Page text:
The MX with most of the smaller primes will be about the same size as that OM, and it doesn't have small controls either. See here for the dimensions of the various M bodies, the MX is slightly wider as it uses a different shutter to the rest.
The only ones with small controls are the ME Super and Super A/Program A where Pentax decided that little buttons were the future for shutter speed control. Which would be why I prefer the MX, KX, or K2!
On judging lenses...
Considering the age of these lenses, you can get a lot of sample variation depending on its storage and usage.
Many have internal haze that needs to be cleaned. You might not even notice it right away but it can affect the IQ.
People are hesitant to admit that the lens was kept in a smoky house or one that cooked with a lot of grease.
And it's natural for photographers to unfairly declare a lens "bad" when what it needed was cleaning.
Half of the lenses I got over the past 5 years need a good professional cleaning. I need to get that done one of these days....
Many things to consider, but i'm wondering..
does anyone have a size comparison between the zuiko and nikon lenses? I'm interested in a wide variety so whichever ones you got will do. I can probably fill in the rest. I'm in particularly interested in the two 28mm f2.0's. This focal length I care about the most.
My 2p. IMHO fast lenses are only better if you use them wide open. For me, inexpensive slower lenses and cheap zooms with fast film are just fine. I shoot OM. My best lenses f2.8 35mm, f1.8 50mm and believe it or not the F4 35-70 zoom. I also regularly use a 75-150mm zoom as well. Great & inexpensive lenses, cheap bodies. Just the job. I have 4 bodies, used all the time - that way I can use different films for different occasions without finishing the roll every time.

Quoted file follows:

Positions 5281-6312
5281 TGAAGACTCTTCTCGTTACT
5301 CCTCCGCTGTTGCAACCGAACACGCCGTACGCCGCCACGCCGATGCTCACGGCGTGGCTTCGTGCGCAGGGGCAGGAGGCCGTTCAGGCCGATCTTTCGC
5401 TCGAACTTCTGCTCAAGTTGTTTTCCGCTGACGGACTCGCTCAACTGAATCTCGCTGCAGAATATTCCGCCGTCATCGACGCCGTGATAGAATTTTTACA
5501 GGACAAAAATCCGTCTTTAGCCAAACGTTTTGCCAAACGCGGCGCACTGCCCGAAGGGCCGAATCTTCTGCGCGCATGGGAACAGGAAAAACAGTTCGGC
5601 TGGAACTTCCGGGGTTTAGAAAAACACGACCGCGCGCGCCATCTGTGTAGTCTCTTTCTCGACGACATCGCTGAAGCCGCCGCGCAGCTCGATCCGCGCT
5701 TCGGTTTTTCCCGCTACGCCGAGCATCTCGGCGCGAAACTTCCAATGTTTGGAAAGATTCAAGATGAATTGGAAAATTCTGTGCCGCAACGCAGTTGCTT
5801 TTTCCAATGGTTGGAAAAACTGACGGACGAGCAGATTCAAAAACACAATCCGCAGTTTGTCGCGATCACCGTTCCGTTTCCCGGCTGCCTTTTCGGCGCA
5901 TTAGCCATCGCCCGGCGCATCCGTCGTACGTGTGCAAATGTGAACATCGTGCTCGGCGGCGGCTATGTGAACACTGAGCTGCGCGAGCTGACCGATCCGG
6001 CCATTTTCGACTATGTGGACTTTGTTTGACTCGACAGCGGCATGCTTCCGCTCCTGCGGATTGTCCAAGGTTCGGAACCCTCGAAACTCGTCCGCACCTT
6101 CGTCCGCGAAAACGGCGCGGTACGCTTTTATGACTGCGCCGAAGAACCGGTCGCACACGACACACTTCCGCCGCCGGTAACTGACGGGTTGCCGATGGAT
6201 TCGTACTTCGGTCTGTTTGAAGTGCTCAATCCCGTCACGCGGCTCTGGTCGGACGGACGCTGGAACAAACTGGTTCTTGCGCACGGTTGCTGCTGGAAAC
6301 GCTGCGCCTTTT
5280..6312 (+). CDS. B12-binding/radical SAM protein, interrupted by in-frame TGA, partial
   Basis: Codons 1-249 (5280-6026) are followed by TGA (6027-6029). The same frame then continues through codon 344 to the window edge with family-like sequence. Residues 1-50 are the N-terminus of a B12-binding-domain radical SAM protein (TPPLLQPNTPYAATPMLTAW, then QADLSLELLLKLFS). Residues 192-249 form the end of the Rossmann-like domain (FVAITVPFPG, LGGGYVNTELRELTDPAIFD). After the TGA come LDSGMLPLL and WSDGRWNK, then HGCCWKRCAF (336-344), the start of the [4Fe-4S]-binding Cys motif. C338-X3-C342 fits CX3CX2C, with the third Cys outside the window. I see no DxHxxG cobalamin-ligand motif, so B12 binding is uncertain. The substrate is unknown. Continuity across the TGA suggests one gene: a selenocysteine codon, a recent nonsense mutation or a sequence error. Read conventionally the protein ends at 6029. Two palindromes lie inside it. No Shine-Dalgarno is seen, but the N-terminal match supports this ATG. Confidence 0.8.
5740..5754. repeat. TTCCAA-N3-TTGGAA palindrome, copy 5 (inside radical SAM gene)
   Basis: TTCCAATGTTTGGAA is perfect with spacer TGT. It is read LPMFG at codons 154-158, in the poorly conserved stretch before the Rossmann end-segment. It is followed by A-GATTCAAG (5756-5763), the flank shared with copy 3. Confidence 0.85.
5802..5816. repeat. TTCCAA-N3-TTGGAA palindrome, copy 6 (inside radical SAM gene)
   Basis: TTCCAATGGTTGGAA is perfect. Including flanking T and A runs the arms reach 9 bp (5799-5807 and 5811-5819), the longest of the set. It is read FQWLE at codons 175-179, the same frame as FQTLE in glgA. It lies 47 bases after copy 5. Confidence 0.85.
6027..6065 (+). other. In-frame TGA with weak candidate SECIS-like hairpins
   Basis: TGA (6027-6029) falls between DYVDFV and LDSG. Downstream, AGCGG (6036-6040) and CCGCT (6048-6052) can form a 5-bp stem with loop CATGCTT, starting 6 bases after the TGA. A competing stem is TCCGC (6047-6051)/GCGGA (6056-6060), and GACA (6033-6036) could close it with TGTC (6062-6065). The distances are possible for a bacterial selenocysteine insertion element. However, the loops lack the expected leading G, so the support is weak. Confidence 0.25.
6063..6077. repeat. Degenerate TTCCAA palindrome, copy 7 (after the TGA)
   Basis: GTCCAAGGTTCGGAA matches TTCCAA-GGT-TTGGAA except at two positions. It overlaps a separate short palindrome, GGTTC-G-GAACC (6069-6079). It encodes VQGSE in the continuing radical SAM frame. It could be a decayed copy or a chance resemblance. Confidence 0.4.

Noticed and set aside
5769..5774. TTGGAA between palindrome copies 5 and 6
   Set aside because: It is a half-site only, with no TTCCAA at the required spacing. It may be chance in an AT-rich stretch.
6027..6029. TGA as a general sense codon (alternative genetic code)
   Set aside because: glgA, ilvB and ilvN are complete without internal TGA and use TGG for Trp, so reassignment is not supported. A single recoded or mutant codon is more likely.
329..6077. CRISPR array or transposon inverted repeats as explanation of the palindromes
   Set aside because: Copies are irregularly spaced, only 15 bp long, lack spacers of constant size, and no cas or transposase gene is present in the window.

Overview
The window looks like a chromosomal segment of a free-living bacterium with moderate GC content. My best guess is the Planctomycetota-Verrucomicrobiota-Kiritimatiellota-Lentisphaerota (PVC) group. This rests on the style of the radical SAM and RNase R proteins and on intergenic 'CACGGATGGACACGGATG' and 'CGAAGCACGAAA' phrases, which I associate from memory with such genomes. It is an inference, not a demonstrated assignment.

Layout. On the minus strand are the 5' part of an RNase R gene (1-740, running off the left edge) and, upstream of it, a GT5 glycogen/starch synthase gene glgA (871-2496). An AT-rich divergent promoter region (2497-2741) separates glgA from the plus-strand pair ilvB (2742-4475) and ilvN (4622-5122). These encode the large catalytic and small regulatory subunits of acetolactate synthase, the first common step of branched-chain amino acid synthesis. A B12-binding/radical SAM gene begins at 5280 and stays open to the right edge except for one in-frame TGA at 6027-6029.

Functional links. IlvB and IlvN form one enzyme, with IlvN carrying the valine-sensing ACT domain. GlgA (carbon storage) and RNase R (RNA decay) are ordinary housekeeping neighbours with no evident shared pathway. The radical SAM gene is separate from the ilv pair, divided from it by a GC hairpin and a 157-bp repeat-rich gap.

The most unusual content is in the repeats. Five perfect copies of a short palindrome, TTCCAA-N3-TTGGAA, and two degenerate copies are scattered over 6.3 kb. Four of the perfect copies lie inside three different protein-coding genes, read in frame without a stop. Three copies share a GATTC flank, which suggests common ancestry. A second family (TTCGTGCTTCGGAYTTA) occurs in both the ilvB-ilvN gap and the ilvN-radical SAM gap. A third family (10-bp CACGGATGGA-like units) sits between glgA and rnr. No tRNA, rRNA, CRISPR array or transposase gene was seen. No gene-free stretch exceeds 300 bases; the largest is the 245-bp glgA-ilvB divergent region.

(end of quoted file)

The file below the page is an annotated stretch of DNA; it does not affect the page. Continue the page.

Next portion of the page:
The other thing to beware of is fungus. Most of the time it'll clean off without doing noticeable harm, but it seems fond of the adhesive used to stick lens elements together and will get between them. It would be very difficult and expensive to have the elements separated, cleaned and re-glued.
Originally Posted by wblynch
You can clean most smaller lenses yourself, you just need the right tools (especially a cheap pair of vernier callipers to use as a lens wrench), a pair of surgical gloves (to stop the natural oils on your fingers from ending up on the elements) and a "Rocket Blower" or similar. Work in the least dusty room, you will inevitably get some dust but it doesn't seem to do much harm to image quality. I've cleaned three 50mm primes, a 28-50mm zoom and an 80-200mm zoom this way, all work perfectly.
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Very true! I use my 2.0 and 1.4's about 2% of the time.
Originally Posted by mr rusty
Zuiko 28mm f/3.5 is no bad lens. Get one with metal hood. Its great from wide-open and I use mostly @f/8.0 or @f/11.0
If you want solid machines, go with Nikon or Pentax.
OM-1n: Do I need to own a Leica?
Rolleicord Va: Humble.
Agfa Isolette III: Amazingly simple, yet it produces outstanding negatives.